March 9, 2020 by Rabbi Raymond Apple
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Ask the Rabbi.

Rabbi Raymond Apple


Job spoke for all of us when he said, “You see a calamity and are afraid” (Job 6:21).

We all see a calamity unfolding before us and we are all afraid. Some call it an epidemic, others a pandemic. It is a panic-demic.

The travel industry is collapsing, schools and universities are closing, there are ghost towns everywhere, life is in lockdown.

The first instinct of some people is to find a scapegoat. Iran is characteristically blaming it on America. Westerners think Asiatics are the ones who are guilty. What ridiculous prejudices!

Those who prefer Biblical thinking recall that scriptural texts constantly link suffering with sin.

It must be God punishing a sinful generation! That was the approach of Job’s friends: “Is not your wickedness great? Are not your iniquities without end?” (Job 22:5).

That’s God’s policemen speaking – and their thinking is skewed.

Why the virus started is a complicated issue. There are many constellations behind the history of Covid-19. Even climatic factors might be involved since this is all happening in a between-seasons period. We can’t cast blame unless we have the information to back it up and even then we have to recognise that it is not a mere academic issue; real people are suffering real pain. Facile stereotypes won’t make anyone feel better.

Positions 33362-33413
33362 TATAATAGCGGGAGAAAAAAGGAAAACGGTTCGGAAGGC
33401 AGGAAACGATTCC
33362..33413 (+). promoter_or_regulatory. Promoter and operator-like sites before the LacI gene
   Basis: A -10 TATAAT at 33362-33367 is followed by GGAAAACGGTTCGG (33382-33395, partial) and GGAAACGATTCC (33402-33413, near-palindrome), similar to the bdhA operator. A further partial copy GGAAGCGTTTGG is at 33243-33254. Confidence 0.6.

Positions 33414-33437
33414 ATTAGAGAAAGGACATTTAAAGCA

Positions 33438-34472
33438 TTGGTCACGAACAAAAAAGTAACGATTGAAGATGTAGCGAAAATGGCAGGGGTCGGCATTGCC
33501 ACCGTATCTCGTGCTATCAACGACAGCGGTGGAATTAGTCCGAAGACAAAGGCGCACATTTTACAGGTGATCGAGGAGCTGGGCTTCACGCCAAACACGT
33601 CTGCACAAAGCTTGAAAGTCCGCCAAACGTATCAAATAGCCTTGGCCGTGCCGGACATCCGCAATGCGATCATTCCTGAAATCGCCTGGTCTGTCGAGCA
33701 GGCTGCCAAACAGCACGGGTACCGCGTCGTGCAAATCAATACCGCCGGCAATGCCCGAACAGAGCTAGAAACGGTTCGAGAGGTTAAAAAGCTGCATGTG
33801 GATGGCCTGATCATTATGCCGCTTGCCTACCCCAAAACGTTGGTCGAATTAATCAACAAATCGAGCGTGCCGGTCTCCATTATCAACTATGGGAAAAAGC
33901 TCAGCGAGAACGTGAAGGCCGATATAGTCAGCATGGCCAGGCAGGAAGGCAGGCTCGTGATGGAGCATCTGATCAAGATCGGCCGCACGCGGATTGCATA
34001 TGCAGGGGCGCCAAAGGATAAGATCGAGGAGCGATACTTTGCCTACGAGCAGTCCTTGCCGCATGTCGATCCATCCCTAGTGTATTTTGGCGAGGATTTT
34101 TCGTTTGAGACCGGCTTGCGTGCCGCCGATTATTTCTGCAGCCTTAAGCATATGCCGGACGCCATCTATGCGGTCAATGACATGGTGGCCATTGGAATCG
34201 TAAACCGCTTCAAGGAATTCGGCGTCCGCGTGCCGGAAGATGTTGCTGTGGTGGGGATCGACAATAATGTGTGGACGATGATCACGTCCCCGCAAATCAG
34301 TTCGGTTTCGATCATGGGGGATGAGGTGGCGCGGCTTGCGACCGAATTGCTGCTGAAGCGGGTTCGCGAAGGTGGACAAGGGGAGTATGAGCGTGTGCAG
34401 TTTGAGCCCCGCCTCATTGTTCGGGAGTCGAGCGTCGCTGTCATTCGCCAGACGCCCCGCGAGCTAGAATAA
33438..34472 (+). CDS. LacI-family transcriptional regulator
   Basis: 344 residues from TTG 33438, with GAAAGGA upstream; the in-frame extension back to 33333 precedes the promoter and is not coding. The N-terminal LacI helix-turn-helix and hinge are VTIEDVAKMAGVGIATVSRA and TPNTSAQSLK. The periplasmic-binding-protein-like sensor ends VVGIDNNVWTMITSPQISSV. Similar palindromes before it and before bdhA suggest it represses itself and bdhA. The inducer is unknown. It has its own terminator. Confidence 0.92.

What we need is a response.

Here are six things to do:
– The first thing can be framed in Biblical language – “venishmar’tem me’od lenafshotechem”, “Look after your life carefully” (Deut. 4:15). Follow the advice of the experts even if it means not kissing the mezuzah and not shaking hands. If you need to be quarantined, endure it stoically and keep away from crowds, not only at sport matches but maybe even in shule.

– Support and appreciate the medical profession. Not only in the medical research and development areas. They are in every sense a real line of defence against the enemies that assail every human being’s body and mind.

– Don’t put up with fake information that blames the ordinary individual or groups of them even though they have different looks and likes.

– Pray that God’s wisdom will guide those who seek ways to contain and control the transmission of the virus, and that His Providence will protect His world and its inhabitants. Psalm 91 is a good prayer to say.

– Accept a pastoral responsibility for those who are suffering, and their families.

– Mould societies in which love, loyalty, support and helpfulness will be the guiding notes, helping the world towards ethical climate change.


Q. Is it allowed to name a child after a living relative?

A. The Sephardim have no problem with this, but the Ashkenazim do.

Historically the Sephardi usage was probably the more authentic, since the Talmud reports several cases of a son bearing his father’s name, e.g. Abba the son of Abba (B’rachot 18b).

Avoiding the name of a living relative may have some folkloristic implications such as not confusing the Angel of Death who may come after one Abba and instead catch another.

Some German Jewish communities got over the problem by giving a son a second name which was the same as his father’s first name. Thus Samson Raphael Hirsch was Samson the son of Raphael, and Nathan Marcus Adler was Nathan the son of Marcus.

Rabbi Raymond Apple served for 32 years as the chief minister of the Great Synagogue, Sydney, Australia’s oldest and most prestigious congregation. He is now retired and lives in Jerusalem where he answers interesting questions.

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